The following week, on Tuesday 26th January, the History and Theory of Photography Research Centre will be holding its next seminar (6pm, Keynes Library). Dr. Marta Weiss will be talking about the new material she discovered while researching the current exhibition at the Victoria and Albert Museum, marking the bicentenary of the birth of Julia Margaret Cameron, 150 years after she first exhibited her work there. Colin Ford (Founding Head, National Museum of Photography, Film and Television [now National Media Museum] Bradford), who has worked extensively on this important photographer, will be responding.



I’m going to finish with some self-serving publicity! As some of you will know, one of my areas of particular research interest is the eighteenth-century British country house, and I co-organised a conference with Dr. Susanna Avery-Quash from the National Gallery on the subject last March: ‘Animating the Eighteenth-Century Country House’. It was a great success, and a pleasure to see familiar faces from Birkbeck in the audience! While we were putting together the programme for this event, Susanna and I began pondering comparative lack of knowledge about and interest in the counterparts to these country estates: the London town houses of the period. Wilton, for example, is much visited and discussed, but we know so much less about the property which the Pembroke family owned in London: Pembroke House. Chatsworth has officially been recognised as one of the country’s favourite national treasures, but most of those who visit it know little of Devonshire House, which the Devonshires once owned in the capital. This is in part because these town houses were often leased, rather than being passed down through generations, as country estates were. But, most critically, many London town houses, including both Pembroke House and Devonshire House, no longer exist, having been demolished in the early twentieth century.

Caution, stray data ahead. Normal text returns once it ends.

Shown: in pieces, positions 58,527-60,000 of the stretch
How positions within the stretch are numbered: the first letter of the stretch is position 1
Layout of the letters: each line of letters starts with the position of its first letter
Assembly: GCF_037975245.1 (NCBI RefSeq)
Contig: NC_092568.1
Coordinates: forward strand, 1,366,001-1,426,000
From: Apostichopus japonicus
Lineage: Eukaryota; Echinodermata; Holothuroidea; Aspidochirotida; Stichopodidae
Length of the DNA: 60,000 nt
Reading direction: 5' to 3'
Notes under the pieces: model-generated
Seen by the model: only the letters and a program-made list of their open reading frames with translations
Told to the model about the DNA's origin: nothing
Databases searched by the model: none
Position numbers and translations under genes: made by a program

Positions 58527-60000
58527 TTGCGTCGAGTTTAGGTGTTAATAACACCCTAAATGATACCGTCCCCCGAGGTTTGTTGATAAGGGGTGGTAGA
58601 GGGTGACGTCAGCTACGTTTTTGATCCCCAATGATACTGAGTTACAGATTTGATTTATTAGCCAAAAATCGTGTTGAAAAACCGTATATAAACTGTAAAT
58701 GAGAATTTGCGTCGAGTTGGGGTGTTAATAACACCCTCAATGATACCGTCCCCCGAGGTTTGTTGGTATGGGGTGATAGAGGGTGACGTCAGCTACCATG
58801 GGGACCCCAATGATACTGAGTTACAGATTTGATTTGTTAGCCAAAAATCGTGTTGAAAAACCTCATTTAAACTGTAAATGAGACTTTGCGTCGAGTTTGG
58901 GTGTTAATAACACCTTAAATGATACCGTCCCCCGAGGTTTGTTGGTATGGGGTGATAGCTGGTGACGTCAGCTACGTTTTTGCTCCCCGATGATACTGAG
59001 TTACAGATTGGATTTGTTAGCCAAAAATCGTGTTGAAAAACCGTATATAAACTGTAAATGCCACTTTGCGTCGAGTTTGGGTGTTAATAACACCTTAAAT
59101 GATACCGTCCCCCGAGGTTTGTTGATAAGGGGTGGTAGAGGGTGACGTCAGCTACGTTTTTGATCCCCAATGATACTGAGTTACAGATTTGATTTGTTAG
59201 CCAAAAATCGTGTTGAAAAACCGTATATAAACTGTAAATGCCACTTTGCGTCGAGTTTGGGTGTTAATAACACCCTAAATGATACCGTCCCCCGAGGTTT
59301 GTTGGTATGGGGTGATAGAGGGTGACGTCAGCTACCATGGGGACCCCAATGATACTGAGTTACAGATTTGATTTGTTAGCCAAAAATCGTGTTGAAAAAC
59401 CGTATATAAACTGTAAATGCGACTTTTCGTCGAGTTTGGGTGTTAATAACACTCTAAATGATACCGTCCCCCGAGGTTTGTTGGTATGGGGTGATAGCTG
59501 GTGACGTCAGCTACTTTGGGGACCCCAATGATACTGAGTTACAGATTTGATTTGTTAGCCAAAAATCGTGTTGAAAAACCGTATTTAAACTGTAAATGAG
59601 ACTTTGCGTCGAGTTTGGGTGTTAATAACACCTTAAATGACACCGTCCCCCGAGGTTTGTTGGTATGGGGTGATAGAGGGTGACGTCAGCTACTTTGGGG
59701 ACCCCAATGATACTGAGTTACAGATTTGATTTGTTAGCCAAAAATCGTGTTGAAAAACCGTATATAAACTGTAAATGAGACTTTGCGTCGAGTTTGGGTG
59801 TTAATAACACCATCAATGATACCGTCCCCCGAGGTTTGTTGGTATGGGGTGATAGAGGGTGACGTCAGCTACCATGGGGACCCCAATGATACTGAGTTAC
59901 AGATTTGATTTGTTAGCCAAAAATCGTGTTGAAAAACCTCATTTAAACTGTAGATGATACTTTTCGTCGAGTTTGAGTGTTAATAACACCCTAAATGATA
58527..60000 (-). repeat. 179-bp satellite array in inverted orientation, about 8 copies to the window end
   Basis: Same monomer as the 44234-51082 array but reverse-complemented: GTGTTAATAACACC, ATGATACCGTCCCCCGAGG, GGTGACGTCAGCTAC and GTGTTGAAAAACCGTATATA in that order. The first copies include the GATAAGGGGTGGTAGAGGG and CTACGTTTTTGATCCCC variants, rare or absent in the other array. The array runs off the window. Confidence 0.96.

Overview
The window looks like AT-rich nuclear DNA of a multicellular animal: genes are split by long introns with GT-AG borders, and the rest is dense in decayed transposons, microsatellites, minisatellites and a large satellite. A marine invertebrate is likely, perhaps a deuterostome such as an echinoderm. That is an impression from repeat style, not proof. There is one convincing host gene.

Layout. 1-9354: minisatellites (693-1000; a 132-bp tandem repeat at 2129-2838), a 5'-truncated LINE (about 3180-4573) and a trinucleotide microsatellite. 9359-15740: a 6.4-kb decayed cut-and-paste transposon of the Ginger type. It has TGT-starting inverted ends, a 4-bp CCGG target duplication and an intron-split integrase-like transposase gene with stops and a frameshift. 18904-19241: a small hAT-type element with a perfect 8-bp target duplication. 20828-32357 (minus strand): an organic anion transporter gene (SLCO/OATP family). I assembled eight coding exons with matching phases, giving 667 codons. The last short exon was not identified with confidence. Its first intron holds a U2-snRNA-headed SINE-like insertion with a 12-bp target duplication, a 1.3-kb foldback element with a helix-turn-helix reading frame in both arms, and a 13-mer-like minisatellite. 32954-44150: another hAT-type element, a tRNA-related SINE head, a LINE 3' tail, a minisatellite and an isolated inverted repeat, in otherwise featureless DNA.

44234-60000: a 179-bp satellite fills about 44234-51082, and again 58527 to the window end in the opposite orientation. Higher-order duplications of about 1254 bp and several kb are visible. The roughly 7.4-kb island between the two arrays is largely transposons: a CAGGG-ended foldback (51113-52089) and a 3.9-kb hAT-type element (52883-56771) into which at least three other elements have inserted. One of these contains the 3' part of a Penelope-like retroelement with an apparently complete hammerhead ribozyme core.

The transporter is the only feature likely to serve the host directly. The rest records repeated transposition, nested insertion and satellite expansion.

We have therefore organised a follow-up conference: a collaboration between Birkbeck, the National Gallery, and the Paul Mellon Centre for Studies in British Art: ‘Animating the Georgian London Town House’ (17th March, Sainsbury Wing Lecture Theatre, National Gallery). Speakers will be discussing both famous and little-remembered town houses, exploring how these residences were designed, furnished, and ornamented. We will also be considering the significance and function of these properties for owners and their families, and the varied experiences of guests and visitors. Do follow the link to find out more about the great line-up of speakers we’ve secured for the day. I hope we can tempt some of you to book places, and to come along to hear more about this fascinating topic!